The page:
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El Salvador Bitcoin city planned at base of Conchagua volcano

El Salvador plans to build a Bitcoin city at the base of a volcano, with the cryptocurrency used to fund the project, its president has announced.

The city will be circular to represent the shape of a large coin and will  built in the south-eastern region of La Unión President Nayib Bukele saysa.

The site would take advantage of the Conchagua volcano’s geothermal energy to power Bitcoin mining, he added.

El Salvador recently became the first country to use Bitcoin as legal tender.

The move led to large-scale protests over fears the cryptocurrency would bring instability and inflation to the impoverished Latin American country.

Fear and excitement as Bitcoin becomes legal tender
El Salvador divided over Bitcoin legal tender law

What is Bitcoin City?

Addressing a raucous crowd at a promotional Bitcoin event in the coastal town of Mizata late on Saturday Mr Bukele said the planned new city would include everything.

Residential areas commercial areas services museums entertainment bars restaurants airport port rail – everything devoted to Bitcoin the 40-year-old said.

The president who appeared on stage wearing a baseball cap backwards said that no income taxes would be  in the city only value added tax .

He said that half of the revenue gained from this would be used to “to build up the city”, while the rest would be used to keep the streets “neat and clean”.

It is costly, difficult and takes up large amounts of energy.

Mr Bukele did not provide dates for construction or completion of the city, but said he estimated that much of the public infrastructure would cost around 300,000 Bitcoins.

One Bitcoin is currently trading at just under $60,000 (£45,000).

In September, El Salvador introduced the virtual currency as a legal tender, alongside by the US dollar.

At the time, the government released a new digital wallet app, giving away $30 (£22) in Bitcoin to every citizen.

It present the measure as a way to boost economic development and jobs El Salvador has been divide the move.

Bitcoin is a controversial currency in part because its value can fluctuate significantly  it has risen and fallen dramatically over the past year.

1. U.S. to sell cryptocurrency worth $56 million after seizure in BitConnect case

On Tuesday, authorities announced that the U.S. Justice Department will sell off $56 million worth of cryptocurrency it seized as part of a case against a man who promoted crypto lending program BitConnect.

2. Crypto.com buys naming rights to Staples Center in a $700 million deal

Crypto.com, a cryptocurrency trading platform, secured a 20-year contract deal worth $700 million with the Anschutz Entertainment Group (AEG) to buy the naming rights to the Staples Center in Los Angeles, home to the Los Angeles Lakers.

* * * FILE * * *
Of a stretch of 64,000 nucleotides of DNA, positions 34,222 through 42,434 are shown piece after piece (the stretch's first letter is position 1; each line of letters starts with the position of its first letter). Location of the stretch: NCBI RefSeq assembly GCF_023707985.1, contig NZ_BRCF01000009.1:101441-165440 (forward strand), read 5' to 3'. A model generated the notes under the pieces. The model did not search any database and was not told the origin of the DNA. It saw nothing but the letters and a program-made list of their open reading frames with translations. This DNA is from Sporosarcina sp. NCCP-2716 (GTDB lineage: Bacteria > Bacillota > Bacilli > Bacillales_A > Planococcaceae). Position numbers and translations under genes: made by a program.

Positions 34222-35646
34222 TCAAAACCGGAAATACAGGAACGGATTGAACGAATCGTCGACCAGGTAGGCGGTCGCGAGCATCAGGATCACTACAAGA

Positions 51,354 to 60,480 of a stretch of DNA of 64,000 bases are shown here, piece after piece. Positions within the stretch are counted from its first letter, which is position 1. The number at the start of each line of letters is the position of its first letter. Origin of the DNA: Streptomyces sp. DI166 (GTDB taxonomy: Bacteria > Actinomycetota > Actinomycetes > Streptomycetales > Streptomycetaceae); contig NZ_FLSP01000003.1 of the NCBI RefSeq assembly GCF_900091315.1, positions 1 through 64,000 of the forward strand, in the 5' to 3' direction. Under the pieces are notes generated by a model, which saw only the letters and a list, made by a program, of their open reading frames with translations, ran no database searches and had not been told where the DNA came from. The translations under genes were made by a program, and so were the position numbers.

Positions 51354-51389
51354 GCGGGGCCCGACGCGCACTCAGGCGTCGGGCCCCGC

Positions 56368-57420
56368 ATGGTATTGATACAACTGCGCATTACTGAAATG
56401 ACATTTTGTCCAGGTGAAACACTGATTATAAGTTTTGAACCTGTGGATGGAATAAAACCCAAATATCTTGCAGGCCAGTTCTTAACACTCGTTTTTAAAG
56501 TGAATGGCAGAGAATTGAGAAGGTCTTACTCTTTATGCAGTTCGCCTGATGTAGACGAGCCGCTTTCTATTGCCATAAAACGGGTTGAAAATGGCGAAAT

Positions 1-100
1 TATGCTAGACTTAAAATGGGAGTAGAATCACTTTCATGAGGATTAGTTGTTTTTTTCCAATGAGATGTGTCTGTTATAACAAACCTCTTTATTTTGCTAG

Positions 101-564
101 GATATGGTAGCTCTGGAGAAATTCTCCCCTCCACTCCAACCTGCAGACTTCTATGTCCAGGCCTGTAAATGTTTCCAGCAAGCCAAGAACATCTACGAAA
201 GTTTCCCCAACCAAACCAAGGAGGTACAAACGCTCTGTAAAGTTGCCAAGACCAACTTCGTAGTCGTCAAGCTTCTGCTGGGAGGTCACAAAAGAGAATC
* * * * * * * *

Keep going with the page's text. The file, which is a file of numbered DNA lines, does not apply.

The name change will take effect on Christmas Day, when the Lakers host the Brooklyn Nets.

And on Sunday, it hit an all-time high of 79 cents.

This deal with AEG may lead to additional market share for Crypto.com in the cryptocurrency space, as it will now be associated with the Lakers, one of the NBA’s top brands.

3. Lawmakers introduce a bipartisan bill to address crypto tax reporting requirement

After President Joe Biden signed the $1.2 trillion bipartisan infrastructure bill into law on Nov. 15, a bipartisan group of House representatives introduced a bill to amend a cryptocurrency tax provision on Thursday.

The provision would require each “broker,” which will mainly be exchanges, to report their cryptocurrency gains in a type of 1099 form. “Brokers” will also have to disclose the names and addresses of their customers.

But critics worry that as written, the provision’s definition of a “broker” is too broad.

The Keep Innovation in America Act, led by Reps.

4. Hillary Clinton says cryptocurrency has the ‘potential … for destabilizing nations’

On Friday, former secretary of state Hillary Clinton spoke about cryptocurrencies at the Bloomberg New Economy Forum.

Clinton mentioned that “the rise of cryptocurrency” is an area that she hopes “nation-states start paying greater attention to.”

5. Citadel CEO Ken Griffin outbids ConstitutionDAO

On Thursday, billionaire Ken Griffin, CEO of hedge fund Citadel, paid $43.2 million for a copy of the U.S. Constitution at a Sotheby’s auction. Sotheby’s estimated the copy would sell for $15 million to $20 million.

He outbid ConstitutionDAO, a group of cryptocurrency investors who planned to buy the document. The DAO raised over $40 million within days for the effort.

 

The auction set a world record for most expensive book, manuscript, historical document or printed text, according to Sotheby’s.

6. El Salvador plans to create a Bitcoin city’and raise $1 billion via a ‘Bitcoin Bond’

El Salvador plans to construct a “Bitcoin City” funded by the cryptocurrency, the country’s President Nayib Bukele announced Saturday.

The city will be built near Conchagua volcano in south eastern El Salvador and will have no taxes except from value-added tax, which is a levy on goods and services at each step along the supply chain. Construction will begin in 2022.

In addition, El Salvador plans to raise about $1 billion through a “Bitcoin Bond and The country plans to partner with Blockstream, a digital assets infrastructure company, to raise the funds, half of which will be used to buy bitcoin. The other half will go toward funding mining infrastructure, the government said.

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